15th March 2013: Omega-3 DHA may prevent the birth of premature babies

For pregnant women, supplements of the omega-3 fatty acid, docosahexaenoic acid (DHA), may help to reduce the likelihood of giving birth very prematurely, according to a new study published in the American Journal of Clinical Nutrition.

The results add to evidence that omega-3 fatty acid supplements make pregnancy last a little longer, which means more development time for babies before birth, less hospital time after birth and a better long-term health outlook.  This is important for women in the US, where the study was conducted, as they have shorter pregnancies and lower birth weights, on average, than in many other developed countries, according to lead author Susan Carlson.  "It didn't reduce all preterm births, but reduced the riskiest preterm births," said Carlson, a nutritionist at the University of Kansas Medical Center in Kansas City.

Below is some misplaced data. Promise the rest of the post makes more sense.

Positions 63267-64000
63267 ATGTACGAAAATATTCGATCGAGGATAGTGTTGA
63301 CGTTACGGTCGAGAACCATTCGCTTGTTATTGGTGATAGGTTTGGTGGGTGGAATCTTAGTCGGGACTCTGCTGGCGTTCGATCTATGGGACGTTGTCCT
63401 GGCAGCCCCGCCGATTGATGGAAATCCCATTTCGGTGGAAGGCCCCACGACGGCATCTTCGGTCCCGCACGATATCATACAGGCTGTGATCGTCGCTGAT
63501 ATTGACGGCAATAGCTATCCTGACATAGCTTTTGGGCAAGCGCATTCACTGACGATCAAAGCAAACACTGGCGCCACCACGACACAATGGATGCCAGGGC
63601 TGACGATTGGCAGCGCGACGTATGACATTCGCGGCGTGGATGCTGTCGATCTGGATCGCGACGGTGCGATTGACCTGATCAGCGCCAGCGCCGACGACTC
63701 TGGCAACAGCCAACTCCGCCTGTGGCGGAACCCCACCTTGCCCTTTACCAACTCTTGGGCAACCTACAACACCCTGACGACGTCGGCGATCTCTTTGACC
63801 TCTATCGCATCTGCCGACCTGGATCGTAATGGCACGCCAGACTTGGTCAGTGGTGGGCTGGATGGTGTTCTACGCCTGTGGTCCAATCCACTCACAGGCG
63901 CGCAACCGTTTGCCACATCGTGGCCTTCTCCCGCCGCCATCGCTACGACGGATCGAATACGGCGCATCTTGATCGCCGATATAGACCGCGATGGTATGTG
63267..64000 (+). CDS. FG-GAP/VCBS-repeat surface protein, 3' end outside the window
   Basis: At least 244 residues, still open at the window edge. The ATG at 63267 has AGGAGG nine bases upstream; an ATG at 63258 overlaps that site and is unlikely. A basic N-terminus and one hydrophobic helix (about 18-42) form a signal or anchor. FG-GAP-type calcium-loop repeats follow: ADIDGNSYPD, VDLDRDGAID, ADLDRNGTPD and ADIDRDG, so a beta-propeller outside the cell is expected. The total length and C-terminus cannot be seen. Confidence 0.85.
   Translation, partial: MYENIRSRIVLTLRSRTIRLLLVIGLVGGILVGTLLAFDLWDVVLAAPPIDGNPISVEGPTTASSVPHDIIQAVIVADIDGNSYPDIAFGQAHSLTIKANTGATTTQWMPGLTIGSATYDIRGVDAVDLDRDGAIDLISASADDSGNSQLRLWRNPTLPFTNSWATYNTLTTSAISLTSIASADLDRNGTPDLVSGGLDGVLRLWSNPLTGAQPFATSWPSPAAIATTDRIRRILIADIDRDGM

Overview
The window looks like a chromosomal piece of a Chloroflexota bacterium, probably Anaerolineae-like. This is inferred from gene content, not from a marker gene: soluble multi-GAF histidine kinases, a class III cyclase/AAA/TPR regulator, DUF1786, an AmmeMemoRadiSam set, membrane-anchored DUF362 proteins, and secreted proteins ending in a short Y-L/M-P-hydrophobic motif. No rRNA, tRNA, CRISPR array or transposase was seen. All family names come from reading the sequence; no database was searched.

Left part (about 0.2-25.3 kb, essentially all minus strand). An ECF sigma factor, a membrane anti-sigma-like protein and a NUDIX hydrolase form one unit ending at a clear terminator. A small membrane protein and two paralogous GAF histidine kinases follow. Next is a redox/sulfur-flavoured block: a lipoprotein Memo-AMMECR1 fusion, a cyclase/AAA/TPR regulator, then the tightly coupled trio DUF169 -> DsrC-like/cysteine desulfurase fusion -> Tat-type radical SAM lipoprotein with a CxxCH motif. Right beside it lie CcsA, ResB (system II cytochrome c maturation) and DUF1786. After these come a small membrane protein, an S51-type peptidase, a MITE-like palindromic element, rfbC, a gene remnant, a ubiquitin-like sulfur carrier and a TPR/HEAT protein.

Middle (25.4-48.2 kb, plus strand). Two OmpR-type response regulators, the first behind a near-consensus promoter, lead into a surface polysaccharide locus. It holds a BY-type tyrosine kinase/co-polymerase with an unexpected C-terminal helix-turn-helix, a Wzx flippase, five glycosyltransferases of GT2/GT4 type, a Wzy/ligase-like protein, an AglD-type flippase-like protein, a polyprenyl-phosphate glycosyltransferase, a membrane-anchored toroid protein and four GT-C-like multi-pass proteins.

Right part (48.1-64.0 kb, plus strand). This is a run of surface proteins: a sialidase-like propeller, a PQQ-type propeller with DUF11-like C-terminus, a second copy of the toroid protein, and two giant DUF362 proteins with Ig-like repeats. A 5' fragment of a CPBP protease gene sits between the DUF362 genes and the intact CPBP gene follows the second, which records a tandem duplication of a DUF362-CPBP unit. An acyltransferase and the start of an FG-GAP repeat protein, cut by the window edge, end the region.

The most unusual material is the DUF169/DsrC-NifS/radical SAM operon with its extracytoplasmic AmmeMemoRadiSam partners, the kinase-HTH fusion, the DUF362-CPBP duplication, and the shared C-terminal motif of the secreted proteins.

Carlson and her colleagues recruited 350 women between eight and 20 weeks pregnant and gave half of them a supply of capsules, each containing 200 milligrams of algae-derived DHA, to take three times a day until giving birth. The other half of the women received identical-looking placebo capsules with mainly corn and soy oils.

When Carlson's team looked at the outcomes of the women's pregnancies, they found that overall, participants taking the DHA supplements tended to have slightly larger, heavier babies and to give birth about three days later than the placebo group.

For the full article on Reuters Health, please click here.

View the abstract of the original paper here.

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